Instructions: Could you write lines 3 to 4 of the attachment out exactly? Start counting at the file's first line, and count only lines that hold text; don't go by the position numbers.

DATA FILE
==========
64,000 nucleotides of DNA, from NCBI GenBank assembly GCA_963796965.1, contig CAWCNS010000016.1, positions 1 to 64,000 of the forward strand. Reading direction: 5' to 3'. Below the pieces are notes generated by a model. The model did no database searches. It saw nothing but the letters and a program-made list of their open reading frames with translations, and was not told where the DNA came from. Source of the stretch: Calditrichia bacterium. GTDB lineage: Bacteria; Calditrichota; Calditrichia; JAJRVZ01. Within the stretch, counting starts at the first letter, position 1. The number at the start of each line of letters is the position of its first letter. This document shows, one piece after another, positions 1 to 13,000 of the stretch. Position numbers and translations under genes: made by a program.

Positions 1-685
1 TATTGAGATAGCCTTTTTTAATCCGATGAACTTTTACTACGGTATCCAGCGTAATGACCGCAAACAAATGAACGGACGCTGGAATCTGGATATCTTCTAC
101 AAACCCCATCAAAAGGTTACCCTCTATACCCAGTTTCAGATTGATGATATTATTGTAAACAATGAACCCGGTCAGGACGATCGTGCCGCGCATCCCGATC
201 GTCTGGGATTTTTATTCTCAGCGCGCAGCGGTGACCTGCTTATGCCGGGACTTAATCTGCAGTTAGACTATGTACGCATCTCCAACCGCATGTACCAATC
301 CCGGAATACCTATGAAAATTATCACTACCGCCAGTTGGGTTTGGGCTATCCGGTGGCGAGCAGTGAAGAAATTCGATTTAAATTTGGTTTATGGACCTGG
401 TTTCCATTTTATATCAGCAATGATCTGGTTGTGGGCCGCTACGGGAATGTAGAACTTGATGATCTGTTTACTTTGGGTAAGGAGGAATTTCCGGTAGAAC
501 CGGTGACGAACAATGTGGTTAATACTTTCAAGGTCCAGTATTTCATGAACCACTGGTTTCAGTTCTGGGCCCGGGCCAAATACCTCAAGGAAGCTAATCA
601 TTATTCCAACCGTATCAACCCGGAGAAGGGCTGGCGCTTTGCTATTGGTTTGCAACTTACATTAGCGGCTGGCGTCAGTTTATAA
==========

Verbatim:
1 TATTGAGATAGCCTTTTTTAATCCGATGAACTTTTACTACGGTATCCAGCGTAATGACCGCAAACAAATGAACGGACGCTGGAATCTGGATATCTTCTAC
101 AAACCCCATCAAAAGGTTACCCTCTATACCCAGTTTCAGATTGATGATATTATTGTAAACAATGAACCCGGTCAGGACGATCGTGCCGCGCATCCCGATC